If the lesson is synchronous (you are teaching in real time via video), you can use the same strategies as above because you can see the students (such as Zoom, Google Hangout Meets or Microsoft Teams). Students can show the numbers with their fingers, write it down on paper or they can submit the number via chat. (I’m sure there are other great online strategies, such as polls or instant surveys, that teachers are using.) You can also ‘take temperatures’ at the end of lessons and use this opportunity to offer some positive advice. ‘If I’m feeling worried, I take a deep breath and make sure I tell someone.’ or ‘I set small goals for myself each day.’
If your lesson is asynchronous (or not in real-time), create an assignment and insert a simple questionnaire using google forms or a similar format for collecting responses using a scale like the one above (1-5-10) or multiple-choice options: ‘I’m great.’ ‘I’m OK,’ ‘I’m having a hard time.’ For students who do not have access to a device, this means a phone call home or a text. You can use Temperature Checks as a conversation starter.
For younger students, align the choices with happy/neutral/sad faces that show varying degrees of emotion. Just screengrab the one I created below. Create an optional open-ended question to ask if there are particular needs that can be addressed. (See Student Well-Being in Times of Crisis for ideas on how to develop individual self-care plans for students and check with your school protocols and safeguarding system.)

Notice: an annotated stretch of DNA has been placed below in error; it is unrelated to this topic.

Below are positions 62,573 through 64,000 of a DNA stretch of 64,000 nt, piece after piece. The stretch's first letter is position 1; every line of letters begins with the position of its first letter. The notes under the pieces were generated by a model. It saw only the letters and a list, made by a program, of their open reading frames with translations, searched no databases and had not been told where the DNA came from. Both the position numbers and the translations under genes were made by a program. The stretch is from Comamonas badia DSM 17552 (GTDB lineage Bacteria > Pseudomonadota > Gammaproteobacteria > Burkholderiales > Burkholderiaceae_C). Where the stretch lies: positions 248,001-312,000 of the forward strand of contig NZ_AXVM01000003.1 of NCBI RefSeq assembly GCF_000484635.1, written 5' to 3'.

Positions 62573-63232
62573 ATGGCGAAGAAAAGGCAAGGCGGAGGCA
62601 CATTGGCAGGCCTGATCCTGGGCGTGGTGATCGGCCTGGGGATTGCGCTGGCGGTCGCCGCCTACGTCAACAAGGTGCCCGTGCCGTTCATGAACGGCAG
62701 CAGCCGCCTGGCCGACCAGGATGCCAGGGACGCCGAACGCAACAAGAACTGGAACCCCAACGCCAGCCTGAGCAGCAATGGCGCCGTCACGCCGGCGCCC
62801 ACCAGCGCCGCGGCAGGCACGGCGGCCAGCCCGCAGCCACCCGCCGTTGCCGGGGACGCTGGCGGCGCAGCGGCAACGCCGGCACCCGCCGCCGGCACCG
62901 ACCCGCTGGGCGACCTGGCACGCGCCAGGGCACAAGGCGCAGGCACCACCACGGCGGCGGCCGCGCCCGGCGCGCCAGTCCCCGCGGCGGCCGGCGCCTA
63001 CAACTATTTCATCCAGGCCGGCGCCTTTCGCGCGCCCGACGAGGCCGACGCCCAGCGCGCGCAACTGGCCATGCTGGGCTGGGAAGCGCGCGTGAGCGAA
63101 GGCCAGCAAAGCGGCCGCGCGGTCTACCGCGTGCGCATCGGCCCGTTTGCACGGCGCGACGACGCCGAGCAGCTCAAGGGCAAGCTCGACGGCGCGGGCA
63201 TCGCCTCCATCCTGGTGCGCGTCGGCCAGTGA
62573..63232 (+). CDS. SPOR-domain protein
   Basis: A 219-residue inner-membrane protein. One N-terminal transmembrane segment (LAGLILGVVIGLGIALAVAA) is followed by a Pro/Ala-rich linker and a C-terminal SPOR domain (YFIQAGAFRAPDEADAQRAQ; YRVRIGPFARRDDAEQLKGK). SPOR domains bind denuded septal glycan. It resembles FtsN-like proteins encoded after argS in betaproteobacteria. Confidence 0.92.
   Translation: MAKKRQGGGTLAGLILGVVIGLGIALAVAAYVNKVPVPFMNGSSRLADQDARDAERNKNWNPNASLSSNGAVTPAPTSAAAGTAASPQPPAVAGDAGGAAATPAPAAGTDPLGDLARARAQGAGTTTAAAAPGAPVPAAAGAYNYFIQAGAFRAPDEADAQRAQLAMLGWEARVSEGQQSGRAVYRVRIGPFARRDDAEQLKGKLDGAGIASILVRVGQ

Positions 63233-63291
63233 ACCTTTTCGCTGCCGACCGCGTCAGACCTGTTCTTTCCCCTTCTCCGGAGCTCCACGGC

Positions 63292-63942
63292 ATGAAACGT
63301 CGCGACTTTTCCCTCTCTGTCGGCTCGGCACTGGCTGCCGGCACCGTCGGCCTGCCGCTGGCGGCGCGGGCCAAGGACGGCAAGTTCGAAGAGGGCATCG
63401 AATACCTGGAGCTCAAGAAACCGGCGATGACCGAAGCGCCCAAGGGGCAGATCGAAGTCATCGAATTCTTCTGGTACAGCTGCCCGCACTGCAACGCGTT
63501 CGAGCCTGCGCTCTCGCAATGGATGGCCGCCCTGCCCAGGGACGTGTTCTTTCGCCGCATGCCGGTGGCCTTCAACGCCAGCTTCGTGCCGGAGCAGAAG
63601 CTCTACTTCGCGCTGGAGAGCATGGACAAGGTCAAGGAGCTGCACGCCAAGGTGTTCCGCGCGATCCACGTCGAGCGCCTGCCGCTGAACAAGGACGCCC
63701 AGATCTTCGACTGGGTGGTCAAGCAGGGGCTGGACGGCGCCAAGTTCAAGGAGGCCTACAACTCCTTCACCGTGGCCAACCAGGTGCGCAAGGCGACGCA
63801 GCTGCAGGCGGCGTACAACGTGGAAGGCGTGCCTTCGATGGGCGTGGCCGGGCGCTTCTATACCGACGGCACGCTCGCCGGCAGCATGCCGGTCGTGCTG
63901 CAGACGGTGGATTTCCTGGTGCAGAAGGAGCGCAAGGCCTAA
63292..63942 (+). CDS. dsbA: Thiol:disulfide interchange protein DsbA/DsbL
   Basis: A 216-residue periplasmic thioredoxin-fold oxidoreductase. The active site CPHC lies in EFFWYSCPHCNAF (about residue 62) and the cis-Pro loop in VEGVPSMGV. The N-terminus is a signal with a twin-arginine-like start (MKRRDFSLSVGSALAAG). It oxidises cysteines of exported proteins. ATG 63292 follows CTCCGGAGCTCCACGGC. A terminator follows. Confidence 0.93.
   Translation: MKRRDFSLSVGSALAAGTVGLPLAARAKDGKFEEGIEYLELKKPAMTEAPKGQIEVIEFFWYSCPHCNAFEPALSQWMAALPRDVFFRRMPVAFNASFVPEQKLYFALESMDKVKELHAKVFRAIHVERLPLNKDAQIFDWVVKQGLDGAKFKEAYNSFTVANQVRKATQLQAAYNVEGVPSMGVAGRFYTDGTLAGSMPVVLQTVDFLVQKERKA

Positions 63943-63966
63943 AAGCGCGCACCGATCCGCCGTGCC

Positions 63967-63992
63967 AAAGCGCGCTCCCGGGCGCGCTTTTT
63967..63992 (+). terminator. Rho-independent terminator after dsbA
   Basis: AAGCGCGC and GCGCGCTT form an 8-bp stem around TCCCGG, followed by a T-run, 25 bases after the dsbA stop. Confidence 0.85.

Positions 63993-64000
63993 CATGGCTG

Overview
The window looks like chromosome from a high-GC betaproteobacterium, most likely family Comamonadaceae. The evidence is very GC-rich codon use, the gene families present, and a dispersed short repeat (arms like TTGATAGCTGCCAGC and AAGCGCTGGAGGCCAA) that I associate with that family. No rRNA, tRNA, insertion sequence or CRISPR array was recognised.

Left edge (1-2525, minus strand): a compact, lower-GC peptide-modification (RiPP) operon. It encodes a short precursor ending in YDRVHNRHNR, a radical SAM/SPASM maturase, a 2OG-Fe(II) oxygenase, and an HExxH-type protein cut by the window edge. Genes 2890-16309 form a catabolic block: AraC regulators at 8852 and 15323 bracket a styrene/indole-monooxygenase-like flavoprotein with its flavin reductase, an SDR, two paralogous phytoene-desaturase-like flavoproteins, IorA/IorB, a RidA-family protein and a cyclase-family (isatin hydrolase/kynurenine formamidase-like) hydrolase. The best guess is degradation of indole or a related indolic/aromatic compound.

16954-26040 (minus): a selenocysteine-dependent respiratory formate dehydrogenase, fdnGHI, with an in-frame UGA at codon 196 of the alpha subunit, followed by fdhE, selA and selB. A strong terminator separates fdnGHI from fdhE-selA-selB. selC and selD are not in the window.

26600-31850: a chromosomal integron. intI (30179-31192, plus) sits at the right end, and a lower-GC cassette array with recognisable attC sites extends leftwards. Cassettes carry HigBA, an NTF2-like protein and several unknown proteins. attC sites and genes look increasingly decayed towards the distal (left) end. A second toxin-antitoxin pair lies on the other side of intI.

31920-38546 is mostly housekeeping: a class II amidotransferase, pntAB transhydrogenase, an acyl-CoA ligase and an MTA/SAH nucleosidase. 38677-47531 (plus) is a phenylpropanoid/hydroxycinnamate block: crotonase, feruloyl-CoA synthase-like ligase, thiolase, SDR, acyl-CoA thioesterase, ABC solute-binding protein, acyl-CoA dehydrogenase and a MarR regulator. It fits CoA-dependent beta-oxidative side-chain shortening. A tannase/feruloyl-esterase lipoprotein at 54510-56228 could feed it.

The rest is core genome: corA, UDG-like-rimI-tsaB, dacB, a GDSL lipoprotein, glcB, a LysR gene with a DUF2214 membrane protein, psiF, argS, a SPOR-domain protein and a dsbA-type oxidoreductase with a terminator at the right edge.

A Tool for Students and Teachers
Sharing negative emotions with someone we trust can reduce stress and help students to cope. Mental health of youth is of paramount importance during this time of Covid-19, and temperature checks offer students a tool for raising self awareness, which is a key social emotional learning skill. Students can be encouraged to take a daily temperature check on their own to assess their emotions and consider tools and resources that might make them feel better, advises Nina Dibner, contributor to Conne
ct the Dots and executive director of Powertools, which runs courses to help students handle stress.
Temperature checks also create opportunities for teachers to gain insight into students’ wellbeing or safety concerns. Over time, look for